Today, there are far too many stories about leaders whose greed and quest for power are so strong that they succumb to unethical ploys to achieve results. Ramalinga Raju, founder and chairman of Satyam Computer Services, was one of those leaders.
In January 2009, Raju penned his resignation letter to the board of directors, writing: "It is with deep regret, and tremendous burden that I am carrying on my conscience, that I would like to bring the following facts to your notice." The letter exposed that for eight years, he had cooked the books to the tune of more than $1.5 billion.
Instantaneously slammed into calamity, tending to the more than 50,000 wounded employees, retaining customers, and finding the strength to gain revenue, collect on invoices, and deliver projects were foremost in our minds. We turned to learning, because halting learning with the blind excuse that everyone will be busy picking up the shattered bits is not acceptable. Most organizations underestimate the value and necessity of learning during a crisis.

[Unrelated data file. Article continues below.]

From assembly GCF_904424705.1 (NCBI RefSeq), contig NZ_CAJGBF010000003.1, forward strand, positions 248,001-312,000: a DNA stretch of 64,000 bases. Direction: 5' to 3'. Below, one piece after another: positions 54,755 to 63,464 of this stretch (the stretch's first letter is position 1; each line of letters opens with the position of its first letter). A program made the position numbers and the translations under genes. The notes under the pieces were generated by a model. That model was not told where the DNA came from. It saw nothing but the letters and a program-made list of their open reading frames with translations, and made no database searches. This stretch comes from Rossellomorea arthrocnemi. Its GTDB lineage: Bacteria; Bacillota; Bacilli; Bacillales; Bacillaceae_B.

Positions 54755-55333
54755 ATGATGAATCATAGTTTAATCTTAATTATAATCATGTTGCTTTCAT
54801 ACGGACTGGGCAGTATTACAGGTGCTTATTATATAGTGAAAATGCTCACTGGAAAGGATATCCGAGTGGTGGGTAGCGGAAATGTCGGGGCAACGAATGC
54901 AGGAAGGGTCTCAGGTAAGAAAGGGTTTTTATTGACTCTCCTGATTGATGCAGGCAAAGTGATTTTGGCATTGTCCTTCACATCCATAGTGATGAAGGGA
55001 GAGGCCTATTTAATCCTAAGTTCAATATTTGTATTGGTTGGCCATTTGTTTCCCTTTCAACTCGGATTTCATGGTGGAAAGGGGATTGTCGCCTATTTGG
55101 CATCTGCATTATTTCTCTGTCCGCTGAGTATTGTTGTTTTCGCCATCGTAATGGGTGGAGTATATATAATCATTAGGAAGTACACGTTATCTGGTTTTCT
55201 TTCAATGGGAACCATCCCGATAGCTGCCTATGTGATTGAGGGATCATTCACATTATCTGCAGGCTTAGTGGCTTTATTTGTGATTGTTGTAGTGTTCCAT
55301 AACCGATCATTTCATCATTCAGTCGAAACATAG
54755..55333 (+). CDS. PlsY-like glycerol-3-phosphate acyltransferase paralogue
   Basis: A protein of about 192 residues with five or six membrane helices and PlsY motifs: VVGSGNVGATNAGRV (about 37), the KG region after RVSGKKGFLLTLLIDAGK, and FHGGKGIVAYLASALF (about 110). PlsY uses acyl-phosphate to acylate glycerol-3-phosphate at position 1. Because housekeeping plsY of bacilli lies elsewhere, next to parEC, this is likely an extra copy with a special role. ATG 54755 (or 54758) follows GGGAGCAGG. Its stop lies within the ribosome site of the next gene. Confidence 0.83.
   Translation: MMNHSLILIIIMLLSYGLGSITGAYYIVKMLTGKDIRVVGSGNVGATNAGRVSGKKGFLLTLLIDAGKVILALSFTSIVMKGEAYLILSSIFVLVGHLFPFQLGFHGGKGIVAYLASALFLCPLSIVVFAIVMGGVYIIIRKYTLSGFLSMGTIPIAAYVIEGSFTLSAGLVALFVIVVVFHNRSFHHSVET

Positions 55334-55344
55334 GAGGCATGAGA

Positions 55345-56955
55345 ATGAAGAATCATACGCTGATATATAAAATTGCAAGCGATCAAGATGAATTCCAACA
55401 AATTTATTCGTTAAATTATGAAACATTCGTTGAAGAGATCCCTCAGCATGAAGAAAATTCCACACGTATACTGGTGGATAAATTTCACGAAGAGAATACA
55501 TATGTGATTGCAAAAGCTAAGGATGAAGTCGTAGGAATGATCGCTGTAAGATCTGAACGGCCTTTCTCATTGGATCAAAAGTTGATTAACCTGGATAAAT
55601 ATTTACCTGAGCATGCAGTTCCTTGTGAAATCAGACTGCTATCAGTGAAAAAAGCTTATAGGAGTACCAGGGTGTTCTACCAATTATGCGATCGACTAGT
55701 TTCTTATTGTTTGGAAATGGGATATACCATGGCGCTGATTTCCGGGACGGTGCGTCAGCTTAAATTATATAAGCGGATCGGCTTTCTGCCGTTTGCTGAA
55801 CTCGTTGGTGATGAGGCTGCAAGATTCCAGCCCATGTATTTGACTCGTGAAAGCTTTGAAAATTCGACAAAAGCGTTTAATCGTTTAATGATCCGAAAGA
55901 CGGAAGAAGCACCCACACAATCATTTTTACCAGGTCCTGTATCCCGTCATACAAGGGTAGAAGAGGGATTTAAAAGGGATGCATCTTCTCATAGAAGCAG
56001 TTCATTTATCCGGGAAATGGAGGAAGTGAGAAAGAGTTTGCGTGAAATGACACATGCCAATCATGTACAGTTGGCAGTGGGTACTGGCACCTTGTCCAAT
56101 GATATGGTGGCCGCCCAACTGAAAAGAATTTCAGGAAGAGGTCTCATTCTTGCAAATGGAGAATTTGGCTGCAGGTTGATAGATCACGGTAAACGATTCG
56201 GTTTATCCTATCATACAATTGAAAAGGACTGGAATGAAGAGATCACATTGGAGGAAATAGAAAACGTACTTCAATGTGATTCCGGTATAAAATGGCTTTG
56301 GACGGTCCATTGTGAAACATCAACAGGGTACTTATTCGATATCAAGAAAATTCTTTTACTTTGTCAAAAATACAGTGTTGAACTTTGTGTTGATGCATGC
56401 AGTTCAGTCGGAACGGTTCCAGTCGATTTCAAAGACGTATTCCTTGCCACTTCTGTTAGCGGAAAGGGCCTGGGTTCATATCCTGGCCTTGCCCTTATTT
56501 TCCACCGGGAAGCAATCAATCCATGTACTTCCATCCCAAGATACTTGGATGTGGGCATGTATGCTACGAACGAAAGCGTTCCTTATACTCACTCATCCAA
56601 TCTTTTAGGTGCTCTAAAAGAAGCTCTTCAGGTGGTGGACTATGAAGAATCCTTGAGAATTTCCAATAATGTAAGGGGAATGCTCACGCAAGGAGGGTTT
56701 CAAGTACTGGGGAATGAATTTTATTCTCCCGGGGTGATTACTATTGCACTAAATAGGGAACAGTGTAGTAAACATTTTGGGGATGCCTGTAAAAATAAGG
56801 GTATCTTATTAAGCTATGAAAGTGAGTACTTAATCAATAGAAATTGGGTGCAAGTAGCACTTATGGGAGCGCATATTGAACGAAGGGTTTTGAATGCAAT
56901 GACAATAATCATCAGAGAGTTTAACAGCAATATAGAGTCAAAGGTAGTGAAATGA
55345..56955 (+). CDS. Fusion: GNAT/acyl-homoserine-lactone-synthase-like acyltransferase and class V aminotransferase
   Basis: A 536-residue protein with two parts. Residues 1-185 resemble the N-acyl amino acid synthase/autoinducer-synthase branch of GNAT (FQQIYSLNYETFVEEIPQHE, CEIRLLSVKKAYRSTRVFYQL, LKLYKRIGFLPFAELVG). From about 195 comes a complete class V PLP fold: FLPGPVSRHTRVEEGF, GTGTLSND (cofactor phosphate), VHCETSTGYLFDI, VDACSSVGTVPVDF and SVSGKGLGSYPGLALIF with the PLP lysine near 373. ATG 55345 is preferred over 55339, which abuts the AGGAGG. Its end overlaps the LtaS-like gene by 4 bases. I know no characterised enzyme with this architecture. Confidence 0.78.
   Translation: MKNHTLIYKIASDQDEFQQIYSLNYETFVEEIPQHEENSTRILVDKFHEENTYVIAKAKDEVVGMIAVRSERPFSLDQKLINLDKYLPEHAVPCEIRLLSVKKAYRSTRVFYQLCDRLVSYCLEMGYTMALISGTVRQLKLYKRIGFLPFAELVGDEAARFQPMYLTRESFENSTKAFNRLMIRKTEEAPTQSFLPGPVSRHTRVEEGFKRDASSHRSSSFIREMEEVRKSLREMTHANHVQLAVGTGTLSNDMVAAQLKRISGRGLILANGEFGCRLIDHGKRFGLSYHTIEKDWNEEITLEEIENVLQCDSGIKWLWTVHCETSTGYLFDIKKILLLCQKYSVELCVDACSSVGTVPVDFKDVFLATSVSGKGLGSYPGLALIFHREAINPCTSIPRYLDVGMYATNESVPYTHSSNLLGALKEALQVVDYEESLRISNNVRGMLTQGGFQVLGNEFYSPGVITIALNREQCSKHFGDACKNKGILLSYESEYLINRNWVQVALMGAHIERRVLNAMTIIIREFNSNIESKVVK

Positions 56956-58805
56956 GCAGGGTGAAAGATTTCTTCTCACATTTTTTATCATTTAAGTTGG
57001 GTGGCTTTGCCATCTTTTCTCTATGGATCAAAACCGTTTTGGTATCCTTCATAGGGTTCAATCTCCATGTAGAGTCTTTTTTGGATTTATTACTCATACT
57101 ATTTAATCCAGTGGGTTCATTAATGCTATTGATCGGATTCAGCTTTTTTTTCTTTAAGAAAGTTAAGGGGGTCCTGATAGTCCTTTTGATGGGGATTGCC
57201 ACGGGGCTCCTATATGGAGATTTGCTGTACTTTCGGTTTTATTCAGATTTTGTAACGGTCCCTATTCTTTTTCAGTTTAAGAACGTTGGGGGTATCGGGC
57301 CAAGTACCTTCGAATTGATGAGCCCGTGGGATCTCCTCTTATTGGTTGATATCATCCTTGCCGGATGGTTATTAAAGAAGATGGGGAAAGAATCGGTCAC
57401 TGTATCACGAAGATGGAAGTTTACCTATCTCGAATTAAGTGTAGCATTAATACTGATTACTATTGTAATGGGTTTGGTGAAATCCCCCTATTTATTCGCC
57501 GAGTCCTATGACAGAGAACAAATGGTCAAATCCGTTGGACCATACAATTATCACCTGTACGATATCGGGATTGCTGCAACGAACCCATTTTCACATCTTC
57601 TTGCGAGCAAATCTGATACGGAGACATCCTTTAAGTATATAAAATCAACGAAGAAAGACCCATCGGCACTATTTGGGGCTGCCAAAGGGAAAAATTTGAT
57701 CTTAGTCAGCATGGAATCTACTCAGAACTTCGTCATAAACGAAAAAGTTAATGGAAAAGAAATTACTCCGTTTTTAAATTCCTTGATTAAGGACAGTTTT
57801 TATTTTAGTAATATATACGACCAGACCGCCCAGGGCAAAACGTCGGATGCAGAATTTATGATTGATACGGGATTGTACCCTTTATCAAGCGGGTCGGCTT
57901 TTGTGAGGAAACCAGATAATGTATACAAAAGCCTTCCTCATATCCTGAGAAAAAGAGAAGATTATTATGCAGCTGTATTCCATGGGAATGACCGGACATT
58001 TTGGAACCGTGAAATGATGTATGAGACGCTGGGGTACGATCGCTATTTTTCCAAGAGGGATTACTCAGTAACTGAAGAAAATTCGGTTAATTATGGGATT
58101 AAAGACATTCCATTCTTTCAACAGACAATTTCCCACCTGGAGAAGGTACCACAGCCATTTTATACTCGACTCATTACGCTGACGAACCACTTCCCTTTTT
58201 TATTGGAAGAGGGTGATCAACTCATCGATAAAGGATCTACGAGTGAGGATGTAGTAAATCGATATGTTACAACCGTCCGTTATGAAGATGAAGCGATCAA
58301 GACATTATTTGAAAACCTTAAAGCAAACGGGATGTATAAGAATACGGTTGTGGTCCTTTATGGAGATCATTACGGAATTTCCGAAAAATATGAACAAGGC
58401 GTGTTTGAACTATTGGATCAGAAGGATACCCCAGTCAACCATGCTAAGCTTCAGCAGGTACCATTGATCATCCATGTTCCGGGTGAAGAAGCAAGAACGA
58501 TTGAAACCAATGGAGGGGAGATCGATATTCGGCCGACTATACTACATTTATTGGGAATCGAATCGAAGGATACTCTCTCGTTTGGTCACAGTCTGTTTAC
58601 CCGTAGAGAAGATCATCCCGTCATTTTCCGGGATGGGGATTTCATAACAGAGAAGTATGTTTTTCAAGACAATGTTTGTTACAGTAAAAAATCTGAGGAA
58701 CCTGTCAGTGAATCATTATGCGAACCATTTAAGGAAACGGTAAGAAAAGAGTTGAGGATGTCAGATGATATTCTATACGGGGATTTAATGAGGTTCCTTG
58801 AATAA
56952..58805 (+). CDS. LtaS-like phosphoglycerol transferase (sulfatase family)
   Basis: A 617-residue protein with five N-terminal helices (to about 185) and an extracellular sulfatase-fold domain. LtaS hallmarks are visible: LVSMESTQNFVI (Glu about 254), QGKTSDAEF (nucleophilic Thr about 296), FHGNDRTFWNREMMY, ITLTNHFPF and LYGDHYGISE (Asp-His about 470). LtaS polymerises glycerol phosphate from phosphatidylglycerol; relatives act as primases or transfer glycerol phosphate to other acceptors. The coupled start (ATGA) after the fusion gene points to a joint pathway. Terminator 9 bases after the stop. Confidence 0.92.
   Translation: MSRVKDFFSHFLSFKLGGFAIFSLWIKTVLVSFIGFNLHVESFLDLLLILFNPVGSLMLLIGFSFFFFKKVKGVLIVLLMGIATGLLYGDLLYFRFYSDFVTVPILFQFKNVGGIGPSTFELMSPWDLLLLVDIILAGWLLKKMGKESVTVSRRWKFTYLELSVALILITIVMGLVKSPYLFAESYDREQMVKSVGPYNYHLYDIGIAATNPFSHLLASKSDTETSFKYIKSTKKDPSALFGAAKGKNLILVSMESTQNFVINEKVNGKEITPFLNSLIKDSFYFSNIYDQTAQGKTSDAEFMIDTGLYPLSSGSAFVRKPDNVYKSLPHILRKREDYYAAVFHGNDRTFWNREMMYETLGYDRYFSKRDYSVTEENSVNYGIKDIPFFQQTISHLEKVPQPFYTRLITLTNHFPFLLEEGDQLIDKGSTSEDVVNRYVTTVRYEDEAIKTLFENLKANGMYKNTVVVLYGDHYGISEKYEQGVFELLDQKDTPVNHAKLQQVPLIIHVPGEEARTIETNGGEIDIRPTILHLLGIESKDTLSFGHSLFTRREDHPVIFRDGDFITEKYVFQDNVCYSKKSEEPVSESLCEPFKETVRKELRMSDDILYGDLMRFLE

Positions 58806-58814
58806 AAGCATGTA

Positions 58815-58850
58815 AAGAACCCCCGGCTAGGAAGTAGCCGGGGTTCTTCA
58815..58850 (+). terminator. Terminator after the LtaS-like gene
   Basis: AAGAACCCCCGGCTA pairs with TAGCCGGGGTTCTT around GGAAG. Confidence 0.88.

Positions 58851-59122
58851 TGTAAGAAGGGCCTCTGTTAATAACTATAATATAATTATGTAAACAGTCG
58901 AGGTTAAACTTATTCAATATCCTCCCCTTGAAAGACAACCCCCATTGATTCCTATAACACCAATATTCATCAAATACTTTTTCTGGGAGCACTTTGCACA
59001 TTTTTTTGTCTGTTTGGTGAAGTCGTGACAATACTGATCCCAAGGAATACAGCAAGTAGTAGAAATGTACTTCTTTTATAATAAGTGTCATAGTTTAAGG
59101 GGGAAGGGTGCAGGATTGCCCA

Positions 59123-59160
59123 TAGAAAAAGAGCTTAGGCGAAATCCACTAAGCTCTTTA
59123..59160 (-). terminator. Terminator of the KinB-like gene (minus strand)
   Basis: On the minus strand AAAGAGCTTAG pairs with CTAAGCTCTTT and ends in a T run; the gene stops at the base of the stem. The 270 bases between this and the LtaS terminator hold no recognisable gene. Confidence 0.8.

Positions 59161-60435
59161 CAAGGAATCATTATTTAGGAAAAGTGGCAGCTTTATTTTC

Amidst the negative press - The Economist's cover story "India's Enron" and the BusinessWeek cover of Raju with the headline "From Icon to I Con" - we knew we had to grab that tiger by the tail and prevent it from completely devouring everything and everyone. Tainted, disgraced, beleaguered, and scam-hit, leaders had never encountered anything like this before, and they didn't know how to handle it. Employee morale was at an all-time low, no one knew who to trust, and feelings of betrayal left a sour aftertaste. Times like these are when learning professionals must convert emotions into actions and leverage learning to stabilize the organization.
Long before any crisis begins, develop a plan that highlights exactly how to lead through learning by guiding behaviors and teaching critical skills. The plan must concentrate on coaching leaders, enhancing empathic listening skills, and providing guidelines for leading. It should also bring people together, raise employee morale, and teach the critical crisis-management, technical, financial, physical, and behavioral skills to keep the doors open and the lights on.
It is critical that the plan include ways to avoid negative components creeping into the organizational culture, which only delays recovery. Lastly, learning should happen in real time so that it does nothing to interrupt the process of recovery. With plan in hand, demonstrate that learning is imperative to revitalization.